TOP PLAY (WPA)
The answer is so obvious that I considered putting something silly in this space to see if people were paying attention. Maybe Jonathan Lucroy gunning down Pedro Ciriaco or the first Carlos Gomez home run or Nick Markakis doing things in the outfield! However, after what our mother site did yesterday (I think some readers are still upset they couldn’t figure the joke out immediately), I’ll stop being cute: Carlos Gomez’s three-run home run in the eighth inning to make the score 6-5 Milwaukee was the play that most positively affected the game’s win probability (+.629 WPA).
Gomez mentioned after the game that he decided before the at-bat that he was going to pounce on a changeup, and he drove one to left field. According to Brooks Baseball, Luis Avilan’s changeup has been his best pitch for inducing swings-and-misses. The lefty has thrown the pitch 27.59 percent of the time in 2015, and that usage has steadily crept up each month, peaking in July at 34.15 percent — as Avilan has almost stopped throwing his curveball. Whether he knew this data or not, Gomez was likely to see a change, and it was a smart approach to wait for it and send the ball flying.
BOTTOM PLAY (WPA)
Cameron Maybin crushed a ball in the third inning to put Atlanta in the lead at 3-0. The home run was worth -.222 WPA for Milwaukee and continued a troubling trend for Milwaukee pitchers at home, especially for poor Mike (middle name Bruce) Fiers. In the third inning, Fiers served up home runs to both Maybin and Kelly Johnson. He has now given up 12 home runs on the season, 11 of which occurred at Miller Park — a trend that extends to the whole Brewers’ team. This looked to be the beginning of yet another nightmare, but to his credit, Fiers finished six-full innings and did not allow another hit during the game, giving his offense a chance to take the game.
The Gomez home runs. However, to point out something else, seeing Khris Davis straight-up annihilate a baseball to center field in his second game back from the disabled list was a welcome sight. As our own Derek Harvey wrote yesterday, Davis seems to be a lightning rod for criticism, and it leads people to forget that he has a special bat. At 27 years old, he’s already in his prime years, and watching him hit will be a joy in a season where those have been few and far between.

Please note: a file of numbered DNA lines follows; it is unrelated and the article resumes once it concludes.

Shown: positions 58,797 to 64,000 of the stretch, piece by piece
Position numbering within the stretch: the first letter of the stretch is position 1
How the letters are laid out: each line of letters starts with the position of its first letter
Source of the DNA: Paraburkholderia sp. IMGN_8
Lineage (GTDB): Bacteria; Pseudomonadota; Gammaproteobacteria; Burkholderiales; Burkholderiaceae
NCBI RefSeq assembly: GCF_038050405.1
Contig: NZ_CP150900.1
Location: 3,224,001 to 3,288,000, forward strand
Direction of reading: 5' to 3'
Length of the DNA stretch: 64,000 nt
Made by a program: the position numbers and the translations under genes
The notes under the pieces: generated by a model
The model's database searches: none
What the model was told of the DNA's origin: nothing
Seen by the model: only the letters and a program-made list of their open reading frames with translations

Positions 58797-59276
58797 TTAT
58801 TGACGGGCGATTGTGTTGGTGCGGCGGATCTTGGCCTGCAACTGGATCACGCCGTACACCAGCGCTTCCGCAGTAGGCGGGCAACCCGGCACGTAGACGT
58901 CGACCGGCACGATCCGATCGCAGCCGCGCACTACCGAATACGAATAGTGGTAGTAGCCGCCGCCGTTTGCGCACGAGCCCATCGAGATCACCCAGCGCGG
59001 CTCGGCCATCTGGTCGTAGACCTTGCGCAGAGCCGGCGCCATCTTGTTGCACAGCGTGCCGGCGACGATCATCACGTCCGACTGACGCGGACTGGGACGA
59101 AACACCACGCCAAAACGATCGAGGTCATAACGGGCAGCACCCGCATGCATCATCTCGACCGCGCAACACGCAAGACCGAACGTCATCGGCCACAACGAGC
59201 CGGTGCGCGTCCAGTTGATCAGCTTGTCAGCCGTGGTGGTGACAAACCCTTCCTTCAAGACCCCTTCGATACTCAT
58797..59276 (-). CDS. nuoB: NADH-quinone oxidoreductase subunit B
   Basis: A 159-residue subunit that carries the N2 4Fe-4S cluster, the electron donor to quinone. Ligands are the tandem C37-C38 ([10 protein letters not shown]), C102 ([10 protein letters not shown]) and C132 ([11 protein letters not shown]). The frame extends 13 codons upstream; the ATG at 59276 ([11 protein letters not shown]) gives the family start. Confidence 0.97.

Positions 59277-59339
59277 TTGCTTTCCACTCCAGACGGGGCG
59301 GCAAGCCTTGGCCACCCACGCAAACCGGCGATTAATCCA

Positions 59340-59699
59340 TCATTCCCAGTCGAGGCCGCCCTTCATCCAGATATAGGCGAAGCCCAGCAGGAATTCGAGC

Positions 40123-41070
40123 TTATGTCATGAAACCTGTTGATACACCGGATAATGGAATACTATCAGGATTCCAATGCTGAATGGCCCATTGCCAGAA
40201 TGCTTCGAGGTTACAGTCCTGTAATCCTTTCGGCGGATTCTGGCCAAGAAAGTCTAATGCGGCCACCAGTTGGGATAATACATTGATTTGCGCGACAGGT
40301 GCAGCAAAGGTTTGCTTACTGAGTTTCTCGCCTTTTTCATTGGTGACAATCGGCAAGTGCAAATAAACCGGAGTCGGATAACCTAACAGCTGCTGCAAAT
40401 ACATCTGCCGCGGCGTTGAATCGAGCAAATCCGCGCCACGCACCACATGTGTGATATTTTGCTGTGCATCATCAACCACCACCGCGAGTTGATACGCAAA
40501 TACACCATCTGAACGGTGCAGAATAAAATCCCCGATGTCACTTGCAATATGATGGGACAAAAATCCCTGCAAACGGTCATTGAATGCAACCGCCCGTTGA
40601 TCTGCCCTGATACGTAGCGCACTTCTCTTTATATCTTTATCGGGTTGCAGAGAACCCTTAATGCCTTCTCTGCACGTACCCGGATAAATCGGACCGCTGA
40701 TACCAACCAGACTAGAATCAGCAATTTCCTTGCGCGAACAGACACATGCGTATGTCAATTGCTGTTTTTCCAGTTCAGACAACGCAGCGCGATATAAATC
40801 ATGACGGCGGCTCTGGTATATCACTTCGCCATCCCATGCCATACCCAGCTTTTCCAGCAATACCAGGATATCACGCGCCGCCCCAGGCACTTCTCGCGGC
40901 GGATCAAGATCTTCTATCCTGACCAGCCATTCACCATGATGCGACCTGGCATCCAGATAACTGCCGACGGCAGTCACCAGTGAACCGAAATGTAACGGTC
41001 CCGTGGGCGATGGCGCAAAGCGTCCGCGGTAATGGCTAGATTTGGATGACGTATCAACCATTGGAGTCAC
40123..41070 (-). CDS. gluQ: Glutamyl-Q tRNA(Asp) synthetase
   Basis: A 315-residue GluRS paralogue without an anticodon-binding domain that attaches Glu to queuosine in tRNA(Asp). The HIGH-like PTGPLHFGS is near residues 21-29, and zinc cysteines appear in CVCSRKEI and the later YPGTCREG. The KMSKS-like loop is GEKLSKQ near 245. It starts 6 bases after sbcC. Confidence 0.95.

TREND TO WATCH
Have I mentioned home runs enough yet? Because, if I’m being honest, I don’t think that I’ve mentioned home runs enough yet. The Brewers’ pitching staff has struggled with the long ball, allowing an MLB-high 98 home runs this season. Somehow, a whopping 72 of those have come at Miller Park. Aside from giving the fans plenty of unwanted souvenirs, that’s a rate which has turned Miller Park into Coors Field Wisconsin (TM). The inflated home run rate hasn’t been spread evenly, as the Brewers have only hit 37 at home so far. While the homers aren’t the sole reason Milwaukee has the worst home record in Major League Baseball at 16-28, it makes for an unpalatable and, unfortunately, predictable sight during home games. Any steps forward in the second half need to begin with understanding why Miller Park has turned into a launching pad for Brewers pitchers and how they can correct this pattern. It’s not as simple as citing ground-ball rates, either, as the Brewers own the 11th-best ground-ball rate (45.9 percent) in baseball.
COMING UP NEXT
An exhilarating win is rewarded with a day off and a flight to Los Angeles. In the last weekend before the All-Star Break, the Brewers will meet the Dodgers. The good news is Los Angeles will have expended starts from All-Star Zack Greinke and has-been no-Star Clayton Kershaw against Philadelphia.
The bad news is that the Dodgers are very good. Coming into Wednesday night, they had the third-best run differential in the National League (+55) and only have one below-average regular position player according to OPS+ (Jimmy Rollins). Their team’s collective OPS+ is 111, and they’ve hit the most home runs in the league at 107. They are consistently above-average, if not tops in the league, in almost every important offensive category. There will be runs.
Jimmy Nelson gets the first chance to try and stymie the potent Dodger lineup. Nelson gives up a home run in three percent of all plate appearances, which ranks 29th out of all qualified starters. His ability to keep the ball in the park will determine in what happens for the team on Friday.
Mike Bolsinger will start Friday night for Los Angeles. His season has been a surprising success when compared with his 10 starts in Arizona in 2014. Through his 67 innings, his FIP is 2.90, which would place him 18th in Major League Baseball — right behind David Price, if he had enough innings to qualify. In his 12 starts, he’s only allowed more than two runs on three occasions. Of course, he’s also walked at least two batters per start in 10 of his 12 appearances. The Brewers are below-average in walk rate, but they’d be best served to be patient and make Bolsinger challenge them in the strike zone.